In addition, Google is known to consider whether a website is associated with an active SSL certificate when determining its internal search rankings, meaning affiliate sites lacking this consideration will have far less visibility to potential customers even if pages have been optimized in line with SEO best practices.
Most people will be aware of how computer viruses such as malware, spyware, and ransomware can be used to infiltrate hardware devices and steal confidential data, but these harmful programs are not limited only to physical devices and can also be used to wreak havoc within web pages and domains.
A malware infection can cause websites to display unwanted adverts, dramatically slow down loading times, and even infiltrate new devices accessing core services, not only risking the safety of each visitor’s private data but also destroying any feelings of trust they may have built up towards the site operator.
If an affiliate website falls victim to a malware attack, often the only way to save the domain will be to restore the entire site to the last available backup, though even if all necessary site data is stored in secure hard drives within a reputable data center, these devices still can fail.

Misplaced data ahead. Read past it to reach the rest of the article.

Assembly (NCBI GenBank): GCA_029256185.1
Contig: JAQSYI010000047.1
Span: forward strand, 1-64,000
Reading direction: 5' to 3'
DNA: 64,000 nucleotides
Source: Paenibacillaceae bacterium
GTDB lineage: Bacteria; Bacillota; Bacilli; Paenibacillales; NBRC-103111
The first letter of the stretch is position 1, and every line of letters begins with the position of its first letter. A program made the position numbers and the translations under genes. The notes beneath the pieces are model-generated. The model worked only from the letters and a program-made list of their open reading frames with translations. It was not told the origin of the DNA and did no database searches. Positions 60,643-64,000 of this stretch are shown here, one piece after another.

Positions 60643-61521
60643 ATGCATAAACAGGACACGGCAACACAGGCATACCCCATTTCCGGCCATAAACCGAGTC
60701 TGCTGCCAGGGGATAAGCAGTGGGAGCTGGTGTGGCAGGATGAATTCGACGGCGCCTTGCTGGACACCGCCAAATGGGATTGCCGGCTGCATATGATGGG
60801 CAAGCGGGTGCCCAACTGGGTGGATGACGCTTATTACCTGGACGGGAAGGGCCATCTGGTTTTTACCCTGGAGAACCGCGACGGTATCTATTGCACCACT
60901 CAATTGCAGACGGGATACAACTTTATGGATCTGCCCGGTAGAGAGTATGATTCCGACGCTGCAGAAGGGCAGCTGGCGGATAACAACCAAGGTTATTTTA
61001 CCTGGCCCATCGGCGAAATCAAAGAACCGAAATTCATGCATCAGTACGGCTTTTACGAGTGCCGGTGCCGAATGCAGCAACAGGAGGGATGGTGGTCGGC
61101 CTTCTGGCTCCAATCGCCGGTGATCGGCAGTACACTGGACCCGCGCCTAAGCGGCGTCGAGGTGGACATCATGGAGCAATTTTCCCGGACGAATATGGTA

As part of an effective website security checklist, website owners should perform regular malware and virus scans, preferably with support from a licensed vendor. Popular anti-virus programs will typically run automatically and instantly alert affiliate website owners to the presence of any known malicious code. Choosing to combine the management of multiple affiliate programs with support from dedicated affiliate program software like Post Affiliate Pro can also assist in this process, with built-in security features and detailed site analytics designed to track active campaigns and notify site owners of anomalous activity.
Additionally, effective website security policies should include regular patches and updates to ensure that all newly discovered exploits are accounted for and protected against. This is especially important for any affiliate sites built using popular services such as WordPress, Wix, or Shopify, as cybercriminals will often focus on developing new ways to attack the platforms with the largest active user bases.
Considering that over 40% of all active websites are custom-built using CMS applications, it’s likely that most affiliate pages are operating a number of web tools and plugins designed to improve website security and streamline basic processes such as file transfers, content creation, and distribution services.
Whilst the operation of these plugins and additional tools can help to improve important functions, including SEO optimization and site loading times, websites running outdated software can quickly become vulnerable to cyber-attacks, malware infections, and other common types of data breaches.